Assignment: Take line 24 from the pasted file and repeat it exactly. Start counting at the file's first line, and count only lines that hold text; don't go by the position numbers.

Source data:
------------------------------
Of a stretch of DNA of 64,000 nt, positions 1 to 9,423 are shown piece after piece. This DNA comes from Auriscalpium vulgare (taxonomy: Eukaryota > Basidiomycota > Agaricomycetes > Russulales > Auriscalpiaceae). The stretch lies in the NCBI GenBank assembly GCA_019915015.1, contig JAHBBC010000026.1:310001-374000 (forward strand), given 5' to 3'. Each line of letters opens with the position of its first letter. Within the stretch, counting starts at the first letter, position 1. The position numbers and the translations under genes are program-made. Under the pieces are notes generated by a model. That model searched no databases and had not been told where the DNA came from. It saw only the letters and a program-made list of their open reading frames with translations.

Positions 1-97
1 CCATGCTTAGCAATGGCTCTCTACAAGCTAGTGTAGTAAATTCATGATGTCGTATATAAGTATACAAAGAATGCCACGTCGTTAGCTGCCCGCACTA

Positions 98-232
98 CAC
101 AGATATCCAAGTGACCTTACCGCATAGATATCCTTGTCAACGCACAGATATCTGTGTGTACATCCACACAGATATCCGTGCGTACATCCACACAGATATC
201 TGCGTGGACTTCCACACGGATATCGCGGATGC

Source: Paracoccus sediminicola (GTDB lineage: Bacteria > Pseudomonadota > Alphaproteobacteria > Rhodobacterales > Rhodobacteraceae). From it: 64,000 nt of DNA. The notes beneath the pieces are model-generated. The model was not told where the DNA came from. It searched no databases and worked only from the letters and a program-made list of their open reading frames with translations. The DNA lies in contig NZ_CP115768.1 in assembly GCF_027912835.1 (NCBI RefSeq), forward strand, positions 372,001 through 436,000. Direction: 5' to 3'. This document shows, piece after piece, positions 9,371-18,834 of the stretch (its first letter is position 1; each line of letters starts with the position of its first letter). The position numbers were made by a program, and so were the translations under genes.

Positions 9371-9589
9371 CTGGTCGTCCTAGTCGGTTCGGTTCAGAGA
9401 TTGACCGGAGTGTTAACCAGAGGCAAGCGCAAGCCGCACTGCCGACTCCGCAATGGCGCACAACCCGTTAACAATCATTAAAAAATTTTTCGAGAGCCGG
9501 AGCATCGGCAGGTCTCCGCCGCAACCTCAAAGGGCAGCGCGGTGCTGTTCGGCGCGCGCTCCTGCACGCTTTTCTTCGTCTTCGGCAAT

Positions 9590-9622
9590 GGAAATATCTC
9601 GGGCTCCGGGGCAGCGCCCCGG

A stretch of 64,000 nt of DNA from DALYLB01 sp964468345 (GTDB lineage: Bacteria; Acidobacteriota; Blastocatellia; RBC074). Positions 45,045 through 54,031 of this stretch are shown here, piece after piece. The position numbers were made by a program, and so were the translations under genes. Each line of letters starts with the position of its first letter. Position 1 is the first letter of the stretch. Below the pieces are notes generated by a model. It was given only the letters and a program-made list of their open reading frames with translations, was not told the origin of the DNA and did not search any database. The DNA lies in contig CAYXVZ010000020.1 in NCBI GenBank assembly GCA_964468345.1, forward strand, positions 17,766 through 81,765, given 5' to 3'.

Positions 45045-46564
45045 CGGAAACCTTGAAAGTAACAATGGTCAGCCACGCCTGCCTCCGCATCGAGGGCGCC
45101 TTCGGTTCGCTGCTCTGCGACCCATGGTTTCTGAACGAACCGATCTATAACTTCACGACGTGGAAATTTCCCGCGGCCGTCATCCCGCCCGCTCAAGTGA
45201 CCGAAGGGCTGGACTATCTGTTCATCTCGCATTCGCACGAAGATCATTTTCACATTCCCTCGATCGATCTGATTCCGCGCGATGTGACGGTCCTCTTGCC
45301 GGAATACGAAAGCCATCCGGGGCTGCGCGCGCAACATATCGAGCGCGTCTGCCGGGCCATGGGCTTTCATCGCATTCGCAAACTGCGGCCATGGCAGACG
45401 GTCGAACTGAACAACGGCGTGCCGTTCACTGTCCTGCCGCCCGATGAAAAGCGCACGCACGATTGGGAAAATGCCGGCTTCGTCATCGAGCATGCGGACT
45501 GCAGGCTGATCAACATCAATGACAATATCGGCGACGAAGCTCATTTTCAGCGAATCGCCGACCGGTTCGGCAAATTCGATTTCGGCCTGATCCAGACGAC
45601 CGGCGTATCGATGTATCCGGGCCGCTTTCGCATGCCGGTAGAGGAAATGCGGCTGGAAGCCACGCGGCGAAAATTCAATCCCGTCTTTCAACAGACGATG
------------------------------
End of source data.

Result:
45601 CGGCGTATCGATGTATCCGGGCCGCTTTCGCATGCCGGTAGAGGAAATGCGGCTGGAAGCCACGCGGCGAAAATTCAATCCCGTCTTTCAACAGACGATG